England and Wales Cricket Board launches digital initiatives for the Ashes

The England and Wales Cricket Board has launched a host of digital initiatives to help engage the British public in the Ashes series that started on Wednesday night in Australia.

Tweeters: some players will tweet from the Ashes
Tweeters: some players will tweet from the Ashes

The ECB has put its faith in a number of online and digital channels, despite having seen at first hand the pitfalls of communicating via social media. In September, the ECB fined England players Kevin Pietersen and Dimitri Mascarenhas for their angry reactions on Twitter to being left out of England teams.

But the ECB remains supportive of England players tweeting, with about half the side that was expected to take the field against Australia currently active on the site.

'You have to be aware of the great PR the players can give you,' said Steve Elworthy, ECB director of marketing and comms. 'When things go wrong on Twitter, there is the temptation to bring down the shutters and ban it, but that would be a terrible mistake.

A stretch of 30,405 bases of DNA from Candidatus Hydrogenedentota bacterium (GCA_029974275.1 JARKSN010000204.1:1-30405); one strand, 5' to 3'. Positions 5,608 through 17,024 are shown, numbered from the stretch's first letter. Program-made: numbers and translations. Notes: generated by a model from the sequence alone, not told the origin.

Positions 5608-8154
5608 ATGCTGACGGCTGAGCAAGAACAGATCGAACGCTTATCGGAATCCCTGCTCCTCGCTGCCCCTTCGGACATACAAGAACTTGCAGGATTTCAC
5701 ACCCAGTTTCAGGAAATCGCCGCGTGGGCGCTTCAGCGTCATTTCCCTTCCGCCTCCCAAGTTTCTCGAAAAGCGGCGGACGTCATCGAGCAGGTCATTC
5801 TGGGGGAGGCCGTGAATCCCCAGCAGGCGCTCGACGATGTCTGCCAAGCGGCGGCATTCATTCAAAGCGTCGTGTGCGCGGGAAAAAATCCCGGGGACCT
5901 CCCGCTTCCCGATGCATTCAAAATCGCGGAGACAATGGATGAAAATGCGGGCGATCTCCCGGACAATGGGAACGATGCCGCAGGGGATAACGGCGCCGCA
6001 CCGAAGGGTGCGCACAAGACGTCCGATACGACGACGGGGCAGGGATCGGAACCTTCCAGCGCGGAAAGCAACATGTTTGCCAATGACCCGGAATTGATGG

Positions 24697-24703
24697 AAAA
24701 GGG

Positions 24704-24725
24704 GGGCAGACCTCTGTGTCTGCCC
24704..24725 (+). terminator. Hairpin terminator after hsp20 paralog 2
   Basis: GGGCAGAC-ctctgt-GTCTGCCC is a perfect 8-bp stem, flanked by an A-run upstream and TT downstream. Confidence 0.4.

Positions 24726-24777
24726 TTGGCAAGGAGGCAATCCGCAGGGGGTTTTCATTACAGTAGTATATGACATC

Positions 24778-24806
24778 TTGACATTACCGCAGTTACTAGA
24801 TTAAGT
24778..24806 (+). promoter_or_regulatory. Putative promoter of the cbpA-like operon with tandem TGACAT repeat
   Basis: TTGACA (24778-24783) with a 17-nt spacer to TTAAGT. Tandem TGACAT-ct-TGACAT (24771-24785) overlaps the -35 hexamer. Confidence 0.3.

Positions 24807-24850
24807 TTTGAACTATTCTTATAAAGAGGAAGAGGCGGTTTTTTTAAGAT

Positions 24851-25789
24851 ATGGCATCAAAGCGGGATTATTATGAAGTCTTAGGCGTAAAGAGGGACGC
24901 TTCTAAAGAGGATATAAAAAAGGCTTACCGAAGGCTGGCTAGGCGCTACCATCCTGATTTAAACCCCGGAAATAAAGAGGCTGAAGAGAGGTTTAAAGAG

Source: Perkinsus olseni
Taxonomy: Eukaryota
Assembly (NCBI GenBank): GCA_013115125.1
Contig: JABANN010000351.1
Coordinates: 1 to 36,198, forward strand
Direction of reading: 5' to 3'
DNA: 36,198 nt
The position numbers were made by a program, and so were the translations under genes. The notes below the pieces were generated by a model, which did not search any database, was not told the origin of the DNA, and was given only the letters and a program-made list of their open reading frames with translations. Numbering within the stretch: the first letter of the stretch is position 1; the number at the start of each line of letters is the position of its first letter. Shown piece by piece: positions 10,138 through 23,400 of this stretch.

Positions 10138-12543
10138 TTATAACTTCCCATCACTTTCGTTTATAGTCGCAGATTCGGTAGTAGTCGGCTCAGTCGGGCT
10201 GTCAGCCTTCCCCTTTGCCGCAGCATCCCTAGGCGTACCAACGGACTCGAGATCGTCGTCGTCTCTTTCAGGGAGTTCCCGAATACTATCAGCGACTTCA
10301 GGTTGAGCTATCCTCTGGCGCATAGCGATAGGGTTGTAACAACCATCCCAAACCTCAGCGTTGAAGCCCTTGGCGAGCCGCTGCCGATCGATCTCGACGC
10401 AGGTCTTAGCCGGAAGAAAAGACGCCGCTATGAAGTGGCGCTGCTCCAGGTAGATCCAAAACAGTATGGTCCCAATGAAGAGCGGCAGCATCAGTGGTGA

'There needed to be an education programme to bring home the effect and consequences of what happens if the players don't think about what they print and tweet.'

Elworthy said that England team boss Andy Flower and captain Andrew Strauss sat the players down at the beginning of the tour to specifically address how the players should best communicate during the series.

The ECB's new digital initiatives include live player interviews on Facebook, video diaries from spin bowler Graeme Swann, live Twitter updates through the night, podcasts and apps.

With live action finishing at about 7am British time, the ECB is targeting office workers arriving at work with newly uploaded video content and exclusive online highlights.

The rationale behind the online comms drive is two-fold: to encourage interest in cricket and encourage spectators to attend domestic and international matches; and to encourage participation at one of the 6,000 cricket clubs around the country.

Elworthy added: 'With the way young people are consuming their media, we had no option but to change the way we communicate as an organisation.'

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